Viet Nam is now the world's fourth leading latex rubber exporter, with exports last year totalling 780,000 tonnes and generating a record turnover of US$2.3 billion.
With latex prices up by 82 per cent over the previous year, 2010 export turnover was nearly double 2009 levels.
Overzealous exporters, however, have required local industries to import latex from other countries for domestic production. Da Nang Rubber Co director Dinh Ngoc Dam said rubber producers have focused on fostering exports rather than domestic sales in light of skyrocketing global prices
Yet the company has completed construction of a tyre production plant in the central city of Da Nang with demand for 20,000 tonnes of latex annually and was facing considerable difficulties in obtaining supplies from local sources, Dam said.
The company had attempted to buy rubber from small-scale growing areas, but this proven to be a risky practice, he said.
Viet Nam Rubber Group president Le Quang Thung, however, has denied that the group's affiliates were unwilling to sell to domestic enterprises, claiming that many companies turned to other suppliers, unwilling to pay the group's prices.
Viet Nam Rubber Association general secretary Tran Thi Thuy Hoa attributed the problem to the relatively small purchase contracts of domestic manufacturers, with suppliers opting for larger, long-term export contracts.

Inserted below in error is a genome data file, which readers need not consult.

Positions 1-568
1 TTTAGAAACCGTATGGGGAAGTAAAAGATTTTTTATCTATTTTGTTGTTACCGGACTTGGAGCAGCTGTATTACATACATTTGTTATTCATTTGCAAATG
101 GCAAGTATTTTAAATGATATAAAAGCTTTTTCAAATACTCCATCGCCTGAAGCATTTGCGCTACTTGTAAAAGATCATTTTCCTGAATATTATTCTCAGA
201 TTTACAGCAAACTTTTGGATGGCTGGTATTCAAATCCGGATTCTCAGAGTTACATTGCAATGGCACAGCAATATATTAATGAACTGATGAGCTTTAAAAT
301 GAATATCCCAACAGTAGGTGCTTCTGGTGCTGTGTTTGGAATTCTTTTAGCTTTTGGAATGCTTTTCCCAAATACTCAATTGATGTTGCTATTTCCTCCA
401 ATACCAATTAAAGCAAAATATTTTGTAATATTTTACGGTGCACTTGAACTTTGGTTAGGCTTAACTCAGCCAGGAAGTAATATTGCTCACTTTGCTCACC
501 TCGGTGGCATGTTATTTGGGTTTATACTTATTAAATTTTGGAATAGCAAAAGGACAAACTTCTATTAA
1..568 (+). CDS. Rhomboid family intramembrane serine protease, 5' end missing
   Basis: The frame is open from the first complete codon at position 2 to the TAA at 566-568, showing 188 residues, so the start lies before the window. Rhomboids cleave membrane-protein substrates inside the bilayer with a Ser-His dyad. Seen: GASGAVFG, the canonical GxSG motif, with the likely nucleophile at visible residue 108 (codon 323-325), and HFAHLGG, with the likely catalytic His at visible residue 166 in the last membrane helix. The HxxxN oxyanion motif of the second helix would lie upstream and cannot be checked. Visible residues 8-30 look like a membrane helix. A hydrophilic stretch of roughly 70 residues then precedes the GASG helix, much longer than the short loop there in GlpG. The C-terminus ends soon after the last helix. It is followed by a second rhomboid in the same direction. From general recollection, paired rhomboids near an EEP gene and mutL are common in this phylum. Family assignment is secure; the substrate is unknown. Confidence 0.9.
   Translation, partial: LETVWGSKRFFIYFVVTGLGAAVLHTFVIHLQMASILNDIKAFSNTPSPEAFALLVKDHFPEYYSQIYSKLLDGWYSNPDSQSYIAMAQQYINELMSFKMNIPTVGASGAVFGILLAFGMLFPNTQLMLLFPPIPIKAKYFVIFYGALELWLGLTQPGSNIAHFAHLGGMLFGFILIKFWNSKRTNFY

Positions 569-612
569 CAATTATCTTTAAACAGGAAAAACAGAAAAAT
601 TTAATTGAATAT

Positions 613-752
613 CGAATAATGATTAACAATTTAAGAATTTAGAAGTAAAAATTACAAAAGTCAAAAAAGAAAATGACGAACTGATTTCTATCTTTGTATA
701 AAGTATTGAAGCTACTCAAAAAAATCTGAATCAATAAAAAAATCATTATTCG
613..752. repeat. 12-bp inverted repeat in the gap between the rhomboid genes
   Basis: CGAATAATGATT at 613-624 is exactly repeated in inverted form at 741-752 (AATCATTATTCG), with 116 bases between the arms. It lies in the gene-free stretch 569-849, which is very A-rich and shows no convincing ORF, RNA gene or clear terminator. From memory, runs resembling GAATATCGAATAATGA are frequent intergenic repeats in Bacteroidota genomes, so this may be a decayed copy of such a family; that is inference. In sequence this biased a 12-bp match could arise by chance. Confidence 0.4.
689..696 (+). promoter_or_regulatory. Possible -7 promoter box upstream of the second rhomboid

An official from Dak Lak Rubber Co who asked to remain anonymous agreed, saying that latex providers preferred to sign long-term contracts with foreign partners who could commit to buy despite changes in the world prices.
"Many domestic enterprises only seek to purchase rubber when the prices go up but then try to escape from the deal when the prices go down," he said.
Le Van Huy, director of HCM City-based exporter MTV Huy Anh Co, also asserted that foreign companies were ready to buy rubber even when prices changed while domestic enterprises hesitated.
Huy attributed this to the more efficient purchasing practices of foreign businesses and their large production capacities.
"Their purchase schedules are better than those of domestic enterprises as they have drawn up long-term business strategies," Huy said. "It sometimes takes us the whole month to get an order from a domestic enterprise, while it takes us only a day to sell to foreign enterprises.
"Processing companies like us really want to sell rubber to domestic buyers, but we are in a market economy. If the firms offer us the same prices compared to foreign companies and comply with international trading standards, we will sell our latex to them."(Syed Rashid Ali, Karachi, Pakistan)